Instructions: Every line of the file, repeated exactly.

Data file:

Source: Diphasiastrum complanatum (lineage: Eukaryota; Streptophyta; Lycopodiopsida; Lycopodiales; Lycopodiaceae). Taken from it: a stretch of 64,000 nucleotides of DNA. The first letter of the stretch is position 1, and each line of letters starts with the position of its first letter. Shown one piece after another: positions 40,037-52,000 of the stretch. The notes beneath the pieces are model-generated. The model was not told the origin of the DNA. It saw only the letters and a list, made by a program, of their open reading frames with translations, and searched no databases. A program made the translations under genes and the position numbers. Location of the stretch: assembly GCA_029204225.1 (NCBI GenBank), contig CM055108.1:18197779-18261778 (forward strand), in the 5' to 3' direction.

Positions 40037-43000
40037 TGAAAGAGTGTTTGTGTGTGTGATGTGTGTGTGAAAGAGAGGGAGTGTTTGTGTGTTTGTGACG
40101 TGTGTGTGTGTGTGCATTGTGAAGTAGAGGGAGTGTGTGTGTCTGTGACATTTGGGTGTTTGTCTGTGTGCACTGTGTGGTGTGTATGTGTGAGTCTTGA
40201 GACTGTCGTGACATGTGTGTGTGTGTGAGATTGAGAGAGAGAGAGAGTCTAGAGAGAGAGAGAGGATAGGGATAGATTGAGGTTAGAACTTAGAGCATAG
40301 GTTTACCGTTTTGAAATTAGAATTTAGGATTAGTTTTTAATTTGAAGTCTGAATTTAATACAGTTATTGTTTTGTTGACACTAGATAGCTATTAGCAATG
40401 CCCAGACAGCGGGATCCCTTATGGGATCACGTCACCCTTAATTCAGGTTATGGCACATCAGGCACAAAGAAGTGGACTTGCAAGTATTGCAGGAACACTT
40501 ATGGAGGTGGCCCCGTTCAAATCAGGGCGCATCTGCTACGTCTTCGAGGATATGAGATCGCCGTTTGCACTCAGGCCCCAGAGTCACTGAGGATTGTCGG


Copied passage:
Source: Diphasiastrum complanatum (lineage: Eukaryota; Streptophyta; Lycopodiopsida; Lycopodiales; Lycopodiaceae). Taken from it: a stretch of 64,000 nucleotides of DNA. The first letter of the stretch is position 1, and each line of letters starts with the position of its first letter. Shown one piece after another: positions 40,037-52,000 of the stretch. The notes beneath the pieces are model-generated. The model was not told the origin of the DNA. It saw only the letters and a list, made by a program, of their open reading frames with translations, and searched no databases. A program made the translations under genes and the position numbers. Location of the stretch: assembly GCA_029204225.1 (NCBI GenBank), contig CM055108.1:18197779-18261778 (forward strand), in the 5' to 3' direction.

Positions 40037-43000
40037 TGAAAGAGTGTTTGTGTGTGTGATGTGTGTGTGAAAGAGAGGGAGTGTTTGTGTGTTTGTGACG
40101 TGTGTGTGTGTGTGCATTGTGAAGTAGAGGGAGTGTGTGTGTCTGTGACATTTGGGTGTTTGTCTGTGTGCACTGTGTGGTGTGTATGTGTGAGTCTTGA
40201 GACTGTCGTGACATGTGTGTGTGTGTGAGATTGAGAGAGAGAGAGAGTCTAGAGAGAGAGAGAGGATAGGGATAGATTGAGGTTAGAACTTAGAGCATAG
40301 GTTTACCGTTTTGAAATTAGAATTTAGGATTAGTTTTTAATTTGAAGTCTGAATTTAATACAGTTATTGTTTTGTTGACACTAGATAGCTATTAGCAATG
40401 CCCAGACAGCGGGATCCCTTATGGGATCACGTCACCCTTAATTCAGGTTATGGCACATCAGGCACAAAGAAGTGGACTTGCAAGTATTGCAGGAACACTT
40501 ATGGAGGTGGCCCCGTTCAAATCAGGGCGCATCTGCTACGTCTTCGAGGATATGAGATCGCCGTTTGCACTCAGGCCCCAGAGTCACTGAGGATTGTCGG